Posted by All-Nutrient Professional on Feb 21, 2017


From the top down, men’s hair styles are shifting from Mad Men looks and military-style precision cuts to softer, more versatile looks with length. For 2017, men’s runway styles stole at least three hot trends that women’s previously tapped: texture, versatility and a ‘90s influence.


 
 
 
 
Guys don’t care so much about the runway but barbering is blowing up again because men want more options than ever, even in the workplace. While the undercut is a mainstay, now it’s faded or blended for the Collegiate, disconnected for an edgier look or a Pompadour and paired with a fringe or not—which can move straight to a spring Caesar. The side part is shifting closer to the center, and man buns (they’re still around with a strong disconnect) are getting grown out into the newest change that younger men and runway designers are embracing: long romance-novel cover hair that’s waved, mussed and slightly disheveled. 
 
 
All these options make balance, head shape and product use top topics of conversation. After all, Fabio hair doesn’t work with a long lumberjack beard, the Pomp can elongate a face too much (even with a short beard) and the undercut was born to be adjusted individually. It’s not a wonder that online searches for men’s hairstyles are now outpacing those for women’s!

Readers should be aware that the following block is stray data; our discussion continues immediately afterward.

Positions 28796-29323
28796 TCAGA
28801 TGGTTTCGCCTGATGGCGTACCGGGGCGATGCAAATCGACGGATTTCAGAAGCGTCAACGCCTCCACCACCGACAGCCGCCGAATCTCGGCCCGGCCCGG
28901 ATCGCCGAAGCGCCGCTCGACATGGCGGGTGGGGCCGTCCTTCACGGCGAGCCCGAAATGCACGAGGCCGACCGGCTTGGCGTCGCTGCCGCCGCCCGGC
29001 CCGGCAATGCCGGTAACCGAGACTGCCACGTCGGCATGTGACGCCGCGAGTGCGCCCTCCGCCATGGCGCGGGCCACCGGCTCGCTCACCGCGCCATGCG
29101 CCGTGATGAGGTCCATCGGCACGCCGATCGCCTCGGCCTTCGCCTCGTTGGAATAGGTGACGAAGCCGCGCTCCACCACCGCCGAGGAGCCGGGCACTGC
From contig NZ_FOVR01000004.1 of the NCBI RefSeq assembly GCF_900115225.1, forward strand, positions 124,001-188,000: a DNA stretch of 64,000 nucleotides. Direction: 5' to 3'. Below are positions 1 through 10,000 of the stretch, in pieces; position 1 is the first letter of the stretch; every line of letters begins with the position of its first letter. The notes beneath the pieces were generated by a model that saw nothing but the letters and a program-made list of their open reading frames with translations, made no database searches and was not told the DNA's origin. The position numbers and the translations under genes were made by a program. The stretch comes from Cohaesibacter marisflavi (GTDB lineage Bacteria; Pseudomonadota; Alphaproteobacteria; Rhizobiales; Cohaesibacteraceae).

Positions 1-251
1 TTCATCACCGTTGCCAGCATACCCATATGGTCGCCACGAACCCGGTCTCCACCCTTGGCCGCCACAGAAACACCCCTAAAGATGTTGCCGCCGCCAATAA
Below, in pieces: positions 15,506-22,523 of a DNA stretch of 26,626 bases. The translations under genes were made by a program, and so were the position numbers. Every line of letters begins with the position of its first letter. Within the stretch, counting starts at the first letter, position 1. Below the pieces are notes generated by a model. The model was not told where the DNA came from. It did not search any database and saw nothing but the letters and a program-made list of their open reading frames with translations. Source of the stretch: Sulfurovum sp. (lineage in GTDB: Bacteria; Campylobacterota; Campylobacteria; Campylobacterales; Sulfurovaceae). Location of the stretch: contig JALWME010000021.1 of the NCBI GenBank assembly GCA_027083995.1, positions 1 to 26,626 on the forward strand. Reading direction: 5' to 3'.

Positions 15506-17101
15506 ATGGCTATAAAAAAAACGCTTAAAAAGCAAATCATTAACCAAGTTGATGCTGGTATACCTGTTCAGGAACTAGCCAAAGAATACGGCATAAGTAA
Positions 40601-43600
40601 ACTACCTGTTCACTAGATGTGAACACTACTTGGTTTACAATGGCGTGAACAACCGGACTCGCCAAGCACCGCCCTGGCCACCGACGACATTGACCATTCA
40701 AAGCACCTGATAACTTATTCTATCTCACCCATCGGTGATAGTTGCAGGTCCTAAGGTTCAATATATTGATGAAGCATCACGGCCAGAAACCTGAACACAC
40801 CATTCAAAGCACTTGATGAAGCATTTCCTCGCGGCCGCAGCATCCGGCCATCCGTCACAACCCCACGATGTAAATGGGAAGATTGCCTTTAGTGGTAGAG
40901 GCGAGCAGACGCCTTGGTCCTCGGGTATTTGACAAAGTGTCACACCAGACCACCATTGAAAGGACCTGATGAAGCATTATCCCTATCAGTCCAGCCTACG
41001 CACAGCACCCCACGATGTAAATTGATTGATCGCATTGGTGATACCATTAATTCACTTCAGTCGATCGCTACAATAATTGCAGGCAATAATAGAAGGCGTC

Undercuts Rule

The longer-on-top, shorter-at-the-back-and-sides style remains a favorite among all men. The sides can be blended or gradually faded for a more business-like look or totally disconnected for the strong contrast of tight, single-length sides. True personalization comes into play not only with a man’s sense of style but with his head shape, face shape and hair texture.

Classics and Collegiate looks are softer and better blended at the sides. When hair is straight, it’s either point-cut or layered through the longer top lengths. Hair that’s naturally wavy gets more subtle control with layering, while super-coily hair is embracing the texture trend with undercut naturals or short, re-shaped twists that are created in two minutes with pliable waxes and curl sponges. Even barbers are giving them a spin—pun intended because the sponges create twists when you pull hair through the holes twirl the sponges around.

On the far edge are the disconnected cuts that allow a man bun or even a real Rockabilly look, in which the sides are curved to the center instead of getting styled back for a Pomp or combed forward for a fringe effect. Given the many trend twists, guys are now asking questions like: “Where is my natural part?” and “Will I be able to style the top higher?” When going for a pomp, remember that high tops and tight sides don’t work with every face shape. Adjusting where the undercut starts can help.

 

Fringe Effects

Fringes are a natural part of most undercuts—just don’t call them bangs for boys. Even the in Caesar, the fringe gets personalized to hair type and texture, and can be cut for specific advantages, such as hiding a receding hairline. Naturally, there’s a niche-trend in fringes: It’s “curtains” again, with long bangs getting center-parted, then swept to the sides, in a look that references Johnny Depp in the ‘90s.